DPP missed chance to clamp down on irresponsible social media
A week on from the Jobstown trial verdict it remains unclear why the Director of Public Prosecutions did not take a firmer stance against the use of social media by parties with an interest in the case.
One of the defendants, Solidarity TD Paul Murphy, was warned by the DPP about tweets and retweets towards the end of the trial.
One of the retweets was of a message accusing gardaí of being liars.
It would have been open to the judge to hold him in contempt of court, but she didn't after learning he had given an assurance the material was being deleted from his Twitter account.
Counsel for the DPP did not press the issue, even though they would have been well within their rights to do so.
Others who sailed close to the wind escaped without any sort of reprimand.
In a social media post, Solidarity TD Ruth Coppinger said the defence legal teams were challenging what the judge had said in her charge to the jury, even though it is forbidden to report anything that happens in the absence of the jury. Had similar behaviour been engaged in by a newspaper or television channel, they could have expected the DPP to come down on them like a tonne of bricks.
One only has to look at the collapsed trial of Clare GP Patrick Carmody to see the tough penalties meted out when a contempt occurs.
Two newspapers were hit with the €480,000 cost of the trial after publishing articles containing matters discussed in the absence of the jury. A judge found the articles presented a potential risk of Dr Carmody not getting a fair trial.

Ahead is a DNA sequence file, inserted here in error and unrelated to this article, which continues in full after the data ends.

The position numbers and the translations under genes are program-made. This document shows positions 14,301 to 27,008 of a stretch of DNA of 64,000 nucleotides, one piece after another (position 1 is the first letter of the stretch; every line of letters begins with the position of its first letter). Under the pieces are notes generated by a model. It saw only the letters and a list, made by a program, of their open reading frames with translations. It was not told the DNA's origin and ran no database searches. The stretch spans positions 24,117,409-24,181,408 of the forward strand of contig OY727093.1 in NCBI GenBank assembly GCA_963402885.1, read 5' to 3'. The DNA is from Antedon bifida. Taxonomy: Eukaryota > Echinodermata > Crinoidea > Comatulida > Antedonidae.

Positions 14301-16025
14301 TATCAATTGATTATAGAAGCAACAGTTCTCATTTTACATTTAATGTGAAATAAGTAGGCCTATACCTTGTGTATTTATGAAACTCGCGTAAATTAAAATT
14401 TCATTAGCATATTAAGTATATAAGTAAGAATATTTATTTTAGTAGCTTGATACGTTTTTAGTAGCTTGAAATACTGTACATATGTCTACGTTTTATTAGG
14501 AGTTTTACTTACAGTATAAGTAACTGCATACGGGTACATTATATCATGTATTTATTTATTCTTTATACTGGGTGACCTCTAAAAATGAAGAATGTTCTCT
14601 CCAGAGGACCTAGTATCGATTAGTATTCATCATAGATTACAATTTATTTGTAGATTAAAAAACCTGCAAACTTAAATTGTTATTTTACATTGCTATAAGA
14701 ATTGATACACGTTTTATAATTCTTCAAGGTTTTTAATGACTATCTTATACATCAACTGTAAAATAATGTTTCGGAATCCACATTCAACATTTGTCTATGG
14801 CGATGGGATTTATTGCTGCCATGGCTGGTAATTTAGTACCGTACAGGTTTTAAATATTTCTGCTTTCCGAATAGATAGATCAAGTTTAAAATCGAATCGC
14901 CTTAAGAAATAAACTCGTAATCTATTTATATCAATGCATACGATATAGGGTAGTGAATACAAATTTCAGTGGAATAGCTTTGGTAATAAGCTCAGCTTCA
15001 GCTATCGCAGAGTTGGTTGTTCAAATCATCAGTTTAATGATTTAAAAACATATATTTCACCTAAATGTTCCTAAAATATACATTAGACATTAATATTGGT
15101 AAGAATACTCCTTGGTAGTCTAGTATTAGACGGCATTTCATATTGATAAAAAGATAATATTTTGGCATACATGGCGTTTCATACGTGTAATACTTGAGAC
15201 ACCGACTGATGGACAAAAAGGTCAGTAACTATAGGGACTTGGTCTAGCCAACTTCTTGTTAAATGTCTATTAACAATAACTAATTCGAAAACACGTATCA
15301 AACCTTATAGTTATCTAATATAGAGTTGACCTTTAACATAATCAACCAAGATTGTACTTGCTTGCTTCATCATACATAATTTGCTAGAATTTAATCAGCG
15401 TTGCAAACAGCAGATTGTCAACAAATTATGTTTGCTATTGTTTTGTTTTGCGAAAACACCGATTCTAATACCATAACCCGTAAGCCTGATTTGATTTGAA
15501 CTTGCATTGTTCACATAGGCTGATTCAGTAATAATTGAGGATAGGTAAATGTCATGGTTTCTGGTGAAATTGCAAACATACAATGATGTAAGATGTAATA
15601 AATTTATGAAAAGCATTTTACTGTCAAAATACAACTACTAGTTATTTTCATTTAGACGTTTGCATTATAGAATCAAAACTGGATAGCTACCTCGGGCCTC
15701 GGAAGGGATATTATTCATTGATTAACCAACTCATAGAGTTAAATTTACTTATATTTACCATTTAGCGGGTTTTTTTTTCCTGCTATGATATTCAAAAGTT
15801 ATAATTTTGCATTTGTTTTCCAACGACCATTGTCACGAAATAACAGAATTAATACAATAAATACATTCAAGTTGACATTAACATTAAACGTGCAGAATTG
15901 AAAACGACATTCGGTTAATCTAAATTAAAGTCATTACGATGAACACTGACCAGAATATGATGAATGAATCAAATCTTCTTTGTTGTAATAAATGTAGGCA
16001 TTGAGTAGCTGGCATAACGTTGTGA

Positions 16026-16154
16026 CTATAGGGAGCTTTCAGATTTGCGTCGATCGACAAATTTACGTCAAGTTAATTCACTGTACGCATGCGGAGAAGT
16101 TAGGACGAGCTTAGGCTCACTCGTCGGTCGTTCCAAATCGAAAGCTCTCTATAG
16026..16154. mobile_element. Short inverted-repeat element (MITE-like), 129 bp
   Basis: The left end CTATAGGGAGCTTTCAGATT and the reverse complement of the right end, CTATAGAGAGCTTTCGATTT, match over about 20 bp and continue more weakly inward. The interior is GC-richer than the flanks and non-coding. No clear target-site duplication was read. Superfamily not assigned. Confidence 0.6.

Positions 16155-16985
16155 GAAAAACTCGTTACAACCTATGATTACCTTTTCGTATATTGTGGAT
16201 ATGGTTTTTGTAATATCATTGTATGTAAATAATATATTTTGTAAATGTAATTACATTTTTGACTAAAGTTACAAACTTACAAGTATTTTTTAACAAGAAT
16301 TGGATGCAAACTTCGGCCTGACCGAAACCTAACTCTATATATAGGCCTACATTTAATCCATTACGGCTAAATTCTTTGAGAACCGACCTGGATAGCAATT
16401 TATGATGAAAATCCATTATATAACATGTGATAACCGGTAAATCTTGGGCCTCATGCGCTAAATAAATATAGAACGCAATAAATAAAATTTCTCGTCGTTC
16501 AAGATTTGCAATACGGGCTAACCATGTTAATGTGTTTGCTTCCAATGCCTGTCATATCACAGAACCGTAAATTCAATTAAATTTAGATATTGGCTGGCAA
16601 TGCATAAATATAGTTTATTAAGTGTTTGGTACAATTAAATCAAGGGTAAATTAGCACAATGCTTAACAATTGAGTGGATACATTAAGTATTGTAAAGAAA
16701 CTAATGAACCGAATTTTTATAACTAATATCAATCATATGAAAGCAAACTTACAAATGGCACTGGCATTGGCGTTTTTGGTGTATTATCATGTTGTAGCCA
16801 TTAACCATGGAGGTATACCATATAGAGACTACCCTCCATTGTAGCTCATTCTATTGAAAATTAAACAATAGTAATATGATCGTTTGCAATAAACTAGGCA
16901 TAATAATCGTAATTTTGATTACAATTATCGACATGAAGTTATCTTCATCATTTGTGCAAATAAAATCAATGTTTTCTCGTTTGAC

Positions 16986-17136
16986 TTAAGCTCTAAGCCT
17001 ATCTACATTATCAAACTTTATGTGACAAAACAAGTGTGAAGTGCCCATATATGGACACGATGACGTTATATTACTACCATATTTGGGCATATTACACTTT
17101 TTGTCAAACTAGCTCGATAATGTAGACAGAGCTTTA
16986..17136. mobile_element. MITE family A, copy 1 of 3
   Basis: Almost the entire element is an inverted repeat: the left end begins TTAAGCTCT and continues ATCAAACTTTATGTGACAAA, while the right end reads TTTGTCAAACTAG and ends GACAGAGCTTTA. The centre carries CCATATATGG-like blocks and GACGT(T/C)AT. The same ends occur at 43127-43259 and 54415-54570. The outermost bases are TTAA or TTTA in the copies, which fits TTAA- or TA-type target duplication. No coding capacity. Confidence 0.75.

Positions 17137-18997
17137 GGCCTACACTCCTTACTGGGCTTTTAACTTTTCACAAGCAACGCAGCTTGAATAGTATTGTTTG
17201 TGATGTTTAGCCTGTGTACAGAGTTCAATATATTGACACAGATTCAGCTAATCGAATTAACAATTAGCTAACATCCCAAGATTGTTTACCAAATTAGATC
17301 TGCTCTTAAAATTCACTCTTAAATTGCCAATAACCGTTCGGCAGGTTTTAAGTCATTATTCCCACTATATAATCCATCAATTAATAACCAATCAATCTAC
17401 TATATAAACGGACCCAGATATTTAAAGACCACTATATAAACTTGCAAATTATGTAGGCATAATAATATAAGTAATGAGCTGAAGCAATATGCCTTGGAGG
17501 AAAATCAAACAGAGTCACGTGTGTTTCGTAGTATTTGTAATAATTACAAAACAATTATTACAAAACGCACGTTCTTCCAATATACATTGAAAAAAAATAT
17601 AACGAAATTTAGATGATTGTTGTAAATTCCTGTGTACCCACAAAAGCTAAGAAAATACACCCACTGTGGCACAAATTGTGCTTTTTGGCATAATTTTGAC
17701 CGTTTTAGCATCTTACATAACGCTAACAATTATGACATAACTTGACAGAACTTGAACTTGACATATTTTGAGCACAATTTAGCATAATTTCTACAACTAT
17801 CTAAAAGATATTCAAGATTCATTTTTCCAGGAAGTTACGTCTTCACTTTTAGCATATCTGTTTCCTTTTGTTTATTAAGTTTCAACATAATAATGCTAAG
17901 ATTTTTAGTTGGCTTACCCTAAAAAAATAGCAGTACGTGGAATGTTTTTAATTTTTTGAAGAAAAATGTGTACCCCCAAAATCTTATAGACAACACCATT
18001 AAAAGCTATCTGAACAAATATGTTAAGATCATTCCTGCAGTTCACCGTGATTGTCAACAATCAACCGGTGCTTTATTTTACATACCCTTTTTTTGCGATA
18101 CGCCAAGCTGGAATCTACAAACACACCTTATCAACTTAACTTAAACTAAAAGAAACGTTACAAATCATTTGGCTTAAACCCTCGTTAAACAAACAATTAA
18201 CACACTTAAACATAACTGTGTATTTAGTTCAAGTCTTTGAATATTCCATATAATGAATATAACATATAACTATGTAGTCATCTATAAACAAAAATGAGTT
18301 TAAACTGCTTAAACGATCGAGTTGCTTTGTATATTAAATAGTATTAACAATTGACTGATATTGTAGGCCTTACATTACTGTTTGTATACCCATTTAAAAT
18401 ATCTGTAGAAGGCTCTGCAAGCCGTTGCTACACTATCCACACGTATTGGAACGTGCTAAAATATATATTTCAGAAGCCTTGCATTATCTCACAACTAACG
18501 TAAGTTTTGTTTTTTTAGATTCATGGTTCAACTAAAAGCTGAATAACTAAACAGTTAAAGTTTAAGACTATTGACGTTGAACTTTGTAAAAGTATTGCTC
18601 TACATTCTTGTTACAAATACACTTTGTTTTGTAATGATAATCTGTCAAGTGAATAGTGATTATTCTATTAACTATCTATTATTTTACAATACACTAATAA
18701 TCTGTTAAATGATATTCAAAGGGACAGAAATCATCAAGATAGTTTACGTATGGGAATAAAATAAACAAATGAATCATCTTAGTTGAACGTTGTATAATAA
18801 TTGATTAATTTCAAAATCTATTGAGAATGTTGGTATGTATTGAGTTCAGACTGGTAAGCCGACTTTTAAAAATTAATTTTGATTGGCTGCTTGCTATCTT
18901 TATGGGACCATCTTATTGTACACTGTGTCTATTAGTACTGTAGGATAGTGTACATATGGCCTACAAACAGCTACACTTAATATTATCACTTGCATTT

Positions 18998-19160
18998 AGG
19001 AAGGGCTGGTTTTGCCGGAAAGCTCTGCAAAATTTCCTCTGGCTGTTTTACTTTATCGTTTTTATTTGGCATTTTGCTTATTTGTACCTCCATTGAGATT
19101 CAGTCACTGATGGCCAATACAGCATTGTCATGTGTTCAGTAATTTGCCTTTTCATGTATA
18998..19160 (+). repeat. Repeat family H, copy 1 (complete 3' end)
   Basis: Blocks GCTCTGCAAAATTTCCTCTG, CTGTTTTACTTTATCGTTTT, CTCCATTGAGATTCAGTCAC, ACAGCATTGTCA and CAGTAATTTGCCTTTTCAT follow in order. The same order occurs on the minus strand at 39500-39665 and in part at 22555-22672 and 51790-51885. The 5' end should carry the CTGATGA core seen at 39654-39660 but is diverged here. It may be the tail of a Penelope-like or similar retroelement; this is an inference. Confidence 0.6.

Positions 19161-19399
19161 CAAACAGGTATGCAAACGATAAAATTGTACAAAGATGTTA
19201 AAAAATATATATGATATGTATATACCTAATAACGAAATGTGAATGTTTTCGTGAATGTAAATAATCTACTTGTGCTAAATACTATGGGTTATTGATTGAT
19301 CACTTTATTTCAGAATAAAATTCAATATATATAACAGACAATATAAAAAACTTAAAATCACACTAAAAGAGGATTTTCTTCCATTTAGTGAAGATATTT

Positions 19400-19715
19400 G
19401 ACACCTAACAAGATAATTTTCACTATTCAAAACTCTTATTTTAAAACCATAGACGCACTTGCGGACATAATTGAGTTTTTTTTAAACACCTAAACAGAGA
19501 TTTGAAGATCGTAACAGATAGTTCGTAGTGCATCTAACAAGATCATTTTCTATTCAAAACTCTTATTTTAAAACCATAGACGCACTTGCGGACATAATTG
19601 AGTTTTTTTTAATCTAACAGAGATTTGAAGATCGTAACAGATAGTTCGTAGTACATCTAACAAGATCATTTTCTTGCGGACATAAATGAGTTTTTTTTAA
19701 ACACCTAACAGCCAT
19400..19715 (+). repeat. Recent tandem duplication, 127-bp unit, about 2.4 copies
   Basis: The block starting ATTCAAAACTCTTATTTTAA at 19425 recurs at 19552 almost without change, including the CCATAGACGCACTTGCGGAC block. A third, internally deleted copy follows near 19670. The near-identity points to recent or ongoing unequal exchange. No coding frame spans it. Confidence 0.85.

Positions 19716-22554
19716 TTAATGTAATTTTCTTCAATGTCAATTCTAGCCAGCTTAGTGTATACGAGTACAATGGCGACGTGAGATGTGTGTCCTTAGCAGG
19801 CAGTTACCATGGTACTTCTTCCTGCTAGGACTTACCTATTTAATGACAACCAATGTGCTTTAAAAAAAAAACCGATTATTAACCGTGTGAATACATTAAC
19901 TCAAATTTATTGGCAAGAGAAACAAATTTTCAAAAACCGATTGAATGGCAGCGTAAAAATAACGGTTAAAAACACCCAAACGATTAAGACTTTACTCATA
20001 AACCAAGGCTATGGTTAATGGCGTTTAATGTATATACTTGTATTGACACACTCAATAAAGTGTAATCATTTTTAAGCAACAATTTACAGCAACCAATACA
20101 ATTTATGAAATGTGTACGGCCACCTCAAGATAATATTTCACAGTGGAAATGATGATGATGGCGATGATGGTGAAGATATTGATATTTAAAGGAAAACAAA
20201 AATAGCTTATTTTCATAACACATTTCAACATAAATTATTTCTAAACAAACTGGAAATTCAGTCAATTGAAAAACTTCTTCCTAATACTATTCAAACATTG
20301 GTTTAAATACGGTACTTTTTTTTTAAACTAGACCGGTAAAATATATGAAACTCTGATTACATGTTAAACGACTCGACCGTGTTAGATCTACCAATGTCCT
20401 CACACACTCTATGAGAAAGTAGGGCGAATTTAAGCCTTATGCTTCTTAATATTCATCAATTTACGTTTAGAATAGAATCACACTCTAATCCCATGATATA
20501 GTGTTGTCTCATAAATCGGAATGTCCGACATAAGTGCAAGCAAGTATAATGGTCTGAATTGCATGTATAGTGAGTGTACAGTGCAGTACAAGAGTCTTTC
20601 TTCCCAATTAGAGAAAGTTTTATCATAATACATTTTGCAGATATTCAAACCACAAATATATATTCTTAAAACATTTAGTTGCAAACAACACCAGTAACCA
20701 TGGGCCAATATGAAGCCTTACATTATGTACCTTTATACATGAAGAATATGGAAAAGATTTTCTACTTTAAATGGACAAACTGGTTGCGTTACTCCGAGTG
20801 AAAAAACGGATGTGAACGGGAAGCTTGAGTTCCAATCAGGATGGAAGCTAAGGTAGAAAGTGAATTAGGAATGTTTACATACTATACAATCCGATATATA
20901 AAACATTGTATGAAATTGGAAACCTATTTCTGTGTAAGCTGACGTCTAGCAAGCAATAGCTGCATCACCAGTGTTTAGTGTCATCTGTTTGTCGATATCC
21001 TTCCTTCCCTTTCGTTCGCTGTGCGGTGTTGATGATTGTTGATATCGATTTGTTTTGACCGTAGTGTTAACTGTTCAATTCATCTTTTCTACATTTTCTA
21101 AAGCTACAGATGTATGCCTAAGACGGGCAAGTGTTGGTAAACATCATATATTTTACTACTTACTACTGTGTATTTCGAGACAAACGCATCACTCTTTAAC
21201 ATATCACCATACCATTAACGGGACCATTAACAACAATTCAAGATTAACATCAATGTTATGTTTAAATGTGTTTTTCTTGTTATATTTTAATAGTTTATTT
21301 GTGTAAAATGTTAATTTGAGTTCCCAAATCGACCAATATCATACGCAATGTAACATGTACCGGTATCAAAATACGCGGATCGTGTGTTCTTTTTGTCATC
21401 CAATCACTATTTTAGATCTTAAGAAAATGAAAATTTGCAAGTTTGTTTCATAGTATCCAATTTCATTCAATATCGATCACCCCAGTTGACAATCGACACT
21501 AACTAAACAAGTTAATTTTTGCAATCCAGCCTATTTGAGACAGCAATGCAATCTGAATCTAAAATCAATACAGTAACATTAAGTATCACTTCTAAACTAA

During the Jobstown trial, a number of people tweeted evidence heard in the absence of the jury. They have faced no penalty.
It could be argued social media does not have the same reach or influence as traditional media, but it still amounts to publication and its reach can still be considerable. Mr Murphy, for example, has over 14,500 followers on Twitter.
Debate has raged in recent days as to whether new laws are needed to deal with contempt of court through social media. In reality, though, the DPP had the tools at her disposal to act.
It is a common law offence to deliberately disrupt court proceedings, make untrue allegations about a court or judge, or publish prejudicial material about a pending court case.
Some believe the DPP did not act in a firmer fashion out of fear the trial could be thrown off course or, worse still, collapse. But no official reason has been given.
If punitive action had been taken it would have sent out a clear message and would have acted to discourage irresponsible use of social media in connection with future trials.